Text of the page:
Mischa Andriessen (Apeldoorn 1970) turns his readers into scouts. In three collections, published between 2008 and 2016, he combines openness of interpretation with stylistic restraint to great effect. Andriessen prefers short, sketchy poems in clear language, sometimes bordering on the colloquial. But his communicative sentences are deceptive: the links between lines are often obscure or ambiguous, forcing readers of his poetry to tap into their own imaginations to plug the gaps.
This is why some critics have labelled Andriessen's work 'misleading', or in one case, 'an enormous question mark'. But you seldom look in vain for the leitmotif in his poetry. Andriessen sketches a world where nothing can be pinned down – hence openness of interpretation – except the destruction which keeps overtaking his characters. The poet poses the universal and existential question of how humans can stand their ground amid so much decay. Here he propagates the idea that we can construct a personal universe within the limitations of our finite and futile existence, enabling us - still - to elicit some meaning. 'It is our damned fate not to accept / that this is it', Andriessen writes in his debut Uitzien met D [Facing with D]. His work as a poet is a realisation of this ambition: Andriessen's poetry attempts to go beyond the one-dimensional nature of everyday life without denying the human angst of trying to cling to what is known.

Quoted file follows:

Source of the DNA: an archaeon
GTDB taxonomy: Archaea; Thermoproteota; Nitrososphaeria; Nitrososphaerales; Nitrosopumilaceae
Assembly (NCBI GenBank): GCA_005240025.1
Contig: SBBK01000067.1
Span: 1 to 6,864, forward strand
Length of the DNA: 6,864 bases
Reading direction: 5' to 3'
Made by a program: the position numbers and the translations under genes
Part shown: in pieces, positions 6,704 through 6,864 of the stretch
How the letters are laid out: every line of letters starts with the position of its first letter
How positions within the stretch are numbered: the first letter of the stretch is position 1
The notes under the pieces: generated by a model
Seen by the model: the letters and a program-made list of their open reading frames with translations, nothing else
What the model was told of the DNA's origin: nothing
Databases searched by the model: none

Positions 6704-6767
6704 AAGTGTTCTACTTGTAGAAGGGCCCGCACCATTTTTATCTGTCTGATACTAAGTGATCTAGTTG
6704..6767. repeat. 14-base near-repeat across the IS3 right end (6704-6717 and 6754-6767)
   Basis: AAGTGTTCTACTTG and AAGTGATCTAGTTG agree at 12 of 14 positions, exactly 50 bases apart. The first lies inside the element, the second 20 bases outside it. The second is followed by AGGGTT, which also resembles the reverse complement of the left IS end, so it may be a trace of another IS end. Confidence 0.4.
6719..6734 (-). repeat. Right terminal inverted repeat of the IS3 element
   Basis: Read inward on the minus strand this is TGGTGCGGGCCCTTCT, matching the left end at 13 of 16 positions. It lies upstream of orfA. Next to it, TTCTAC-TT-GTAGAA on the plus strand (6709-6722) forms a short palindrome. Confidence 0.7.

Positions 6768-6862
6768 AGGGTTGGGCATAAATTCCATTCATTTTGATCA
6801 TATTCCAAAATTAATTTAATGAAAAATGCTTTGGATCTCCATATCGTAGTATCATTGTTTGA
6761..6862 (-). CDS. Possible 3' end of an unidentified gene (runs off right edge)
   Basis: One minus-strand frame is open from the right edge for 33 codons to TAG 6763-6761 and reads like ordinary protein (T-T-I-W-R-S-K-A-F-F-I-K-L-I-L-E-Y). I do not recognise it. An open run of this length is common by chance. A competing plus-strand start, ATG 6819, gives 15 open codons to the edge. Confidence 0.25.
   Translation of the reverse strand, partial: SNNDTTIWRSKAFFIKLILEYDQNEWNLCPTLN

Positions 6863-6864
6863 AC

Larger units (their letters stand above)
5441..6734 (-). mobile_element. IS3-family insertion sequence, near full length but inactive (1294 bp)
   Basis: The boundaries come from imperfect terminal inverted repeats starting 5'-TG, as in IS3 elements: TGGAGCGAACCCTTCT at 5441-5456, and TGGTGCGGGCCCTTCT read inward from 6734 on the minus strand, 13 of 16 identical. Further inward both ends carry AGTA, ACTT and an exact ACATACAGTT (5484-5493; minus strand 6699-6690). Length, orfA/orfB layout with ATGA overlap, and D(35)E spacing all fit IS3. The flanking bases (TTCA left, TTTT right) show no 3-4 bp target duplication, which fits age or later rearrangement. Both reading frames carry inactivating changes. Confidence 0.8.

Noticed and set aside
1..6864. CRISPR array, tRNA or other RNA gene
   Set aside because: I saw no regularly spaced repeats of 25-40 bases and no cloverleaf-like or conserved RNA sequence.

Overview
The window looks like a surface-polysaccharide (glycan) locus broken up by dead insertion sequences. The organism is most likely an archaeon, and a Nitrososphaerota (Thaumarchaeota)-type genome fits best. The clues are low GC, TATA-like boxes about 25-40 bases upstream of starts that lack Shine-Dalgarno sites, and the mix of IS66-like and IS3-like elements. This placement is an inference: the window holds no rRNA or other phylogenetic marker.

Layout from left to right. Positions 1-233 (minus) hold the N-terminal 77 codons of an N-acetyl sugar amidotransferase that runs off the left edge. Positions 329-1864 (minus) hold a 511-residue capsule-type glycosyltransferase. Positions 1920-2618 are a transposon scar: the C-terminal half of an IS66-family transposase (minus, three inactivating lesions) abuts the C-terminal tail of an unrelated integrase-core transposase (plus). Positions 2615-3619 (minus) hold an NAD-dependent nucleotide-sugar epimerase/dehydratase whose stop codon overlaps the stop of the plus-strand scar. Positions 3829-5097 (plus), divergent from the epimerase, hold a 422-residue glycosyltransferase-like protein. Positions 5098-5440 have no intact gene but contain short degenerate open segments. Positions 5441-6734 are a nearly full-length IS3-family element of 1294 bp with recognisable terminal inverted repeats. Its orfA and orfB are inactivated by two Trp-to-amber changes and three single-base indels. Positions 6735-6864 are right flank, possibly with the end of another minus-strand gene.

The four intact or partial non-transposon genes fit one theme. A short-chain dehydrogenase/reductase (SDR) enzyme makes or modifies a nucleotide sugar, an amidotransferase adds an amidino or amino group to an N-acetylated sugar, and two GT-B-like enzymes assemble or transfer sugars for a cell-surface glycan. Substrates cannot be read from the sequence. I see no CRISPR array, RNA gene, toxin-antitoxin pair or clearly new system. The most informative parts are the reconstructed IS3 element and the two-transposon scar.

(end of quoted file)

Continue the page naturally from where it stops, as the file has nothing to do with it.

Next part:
'Every destination is a lie' is what Andriessen records in his collection Huisverraad [House treason]. His readers, too, can apply this creed: there is no ultimate route to the quintessence of his poems. You can tackle the special friendship in Uitzien met D starting from the gospel according to Matthew or track down the connection between Andriessen's Dwalmgasten [Vagrance] and Ovid's Metamorphoses; but all things considered, there will always be something which escapes your interpretive framework. This poetry is an outstanding celebration of the interaction between poet, reader and text.
Uitzien met D, De Bezige Bij, Amsterdam, 2008
Huisverraad, De Bezige Bij, Amsterdam, 2012
Dwalmgasten, De Bezige Bij, Amsterdam, 2016